"What the hell, he thought, you're only young once, and threw himself out of the window. That would at least keep the element of surprise on his side."
-Douglas Adams

Although jumping out of a building is perhaps not the best use of the element of surprise, is not the easiest way to gain an advantage by doing something unexpected? Every time you do something different, a little odd per se, you can not help but gain some advantage because whoever or whatever you're dealing with is forced to rethink the situation. Putting something in a new light is never a bad thing.

Consider the following (well known) problem:

A convict heard the judge's veredict:
"for your crimes, you shall be executed one day of the coming week. You can not know which day you shall be executed until noon of that same day"

in short we have
1. a convict shall be executed in one of the next 7 days (he know this)
2. he must not know which day he shall be executed until that day arrives
The convict upon hearing the sentence placed the following argument:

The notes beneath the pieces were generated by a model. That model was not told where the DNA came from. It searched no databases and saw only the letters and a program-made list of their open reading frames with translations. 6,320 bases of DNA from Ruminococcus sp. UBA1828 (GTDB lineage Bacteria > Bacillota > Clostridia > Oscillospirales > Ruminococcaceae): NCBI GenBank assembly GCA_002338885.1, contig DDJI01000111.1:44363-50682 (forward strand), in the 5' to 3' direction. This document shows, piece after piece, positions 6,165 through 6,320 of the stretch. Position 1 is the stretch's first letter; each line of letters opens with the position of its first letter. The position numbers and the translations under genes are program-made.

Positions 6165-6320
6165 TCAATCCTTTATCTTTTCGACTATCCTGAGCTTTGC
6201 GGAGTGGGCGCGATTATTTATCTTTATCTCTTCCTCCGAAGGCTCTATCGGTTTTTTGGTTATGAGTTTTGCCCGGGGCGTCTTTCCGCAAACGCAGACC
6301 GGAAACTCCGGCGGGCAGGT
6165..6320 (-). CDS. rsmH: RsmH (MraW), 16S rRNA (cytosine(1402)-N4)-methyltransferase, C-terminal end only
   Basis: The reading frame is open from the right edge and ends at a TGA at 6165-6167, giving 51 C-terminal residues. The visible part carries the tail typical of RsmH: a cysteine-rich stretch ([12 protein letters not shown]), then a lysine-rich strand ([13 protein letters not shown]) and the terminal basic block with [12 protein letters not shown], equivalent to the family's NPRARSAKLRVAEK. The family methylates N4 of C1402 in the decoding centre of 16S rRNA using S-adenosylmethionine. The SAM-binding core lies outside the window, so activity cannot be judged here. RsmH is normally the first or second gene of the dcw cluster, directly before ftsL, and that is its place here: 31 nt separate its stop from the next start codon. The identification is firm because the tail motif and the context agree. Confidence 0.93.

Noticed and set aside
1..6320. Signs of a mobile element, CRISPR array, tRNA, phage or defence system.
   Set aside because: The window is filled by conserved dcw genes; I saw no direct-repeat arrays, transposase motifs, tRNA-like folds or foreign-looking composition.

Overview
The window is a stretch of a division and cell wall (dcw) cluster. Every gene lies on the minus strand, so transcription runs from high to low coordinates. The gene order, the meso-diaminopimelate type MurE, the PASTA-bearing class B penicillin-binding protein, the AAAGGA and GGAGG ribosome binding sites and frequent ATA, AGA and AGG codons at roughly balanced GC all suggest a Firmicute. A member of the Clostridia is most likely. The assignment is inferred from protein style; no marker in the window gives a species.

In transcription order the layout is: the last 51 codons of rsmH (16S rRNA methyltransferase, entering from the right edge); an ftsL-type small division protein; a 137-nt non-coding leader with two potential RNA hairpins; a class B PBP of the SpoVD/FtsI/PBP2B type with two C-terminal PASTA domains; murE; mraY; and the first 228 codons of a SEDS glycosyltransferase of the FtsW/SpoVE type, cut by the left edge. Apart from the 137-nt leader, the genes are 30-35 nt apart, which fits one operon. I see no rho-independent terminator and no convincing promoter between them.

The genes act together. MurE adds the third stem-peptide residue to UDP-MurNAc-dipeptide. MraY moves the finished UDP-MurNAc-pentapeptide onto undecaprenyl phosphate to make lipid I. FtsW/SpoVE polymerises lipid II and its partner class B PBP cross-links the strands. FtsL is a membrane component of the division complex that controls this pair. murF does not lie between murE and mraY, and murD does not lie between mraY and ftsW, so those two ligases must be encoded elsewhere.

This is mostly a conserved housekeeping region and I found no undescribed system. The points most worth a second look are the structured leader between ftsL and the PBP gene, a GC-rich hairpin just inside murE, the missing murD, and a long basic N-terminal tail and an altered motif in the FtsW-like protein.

I know then that I shall not be executed on the seventh day, for if I were alive I would know that I would have to be executed on that day (thus failing II).

We have eliminated day 7 as a possible execution date so we have 6 days remaining for it.

If the morning of the sixth day comes, I would know that I would have to be executed that day (since number 7 has already been eliminated) and, for II) to be true , I cannot be executed on the sixth day.

I can make the same argument for days 5, 4, 3, 2, 1, and as such I can never be executed based on that sentence for it would violate II). But if I'm not executed, it'll violate I).

The judge didn't listen, and the convict was executed in the afternoon of day 4. Both I) and II) were true.

This is the element of surprise.

Log in or register to write something here or to contact authors.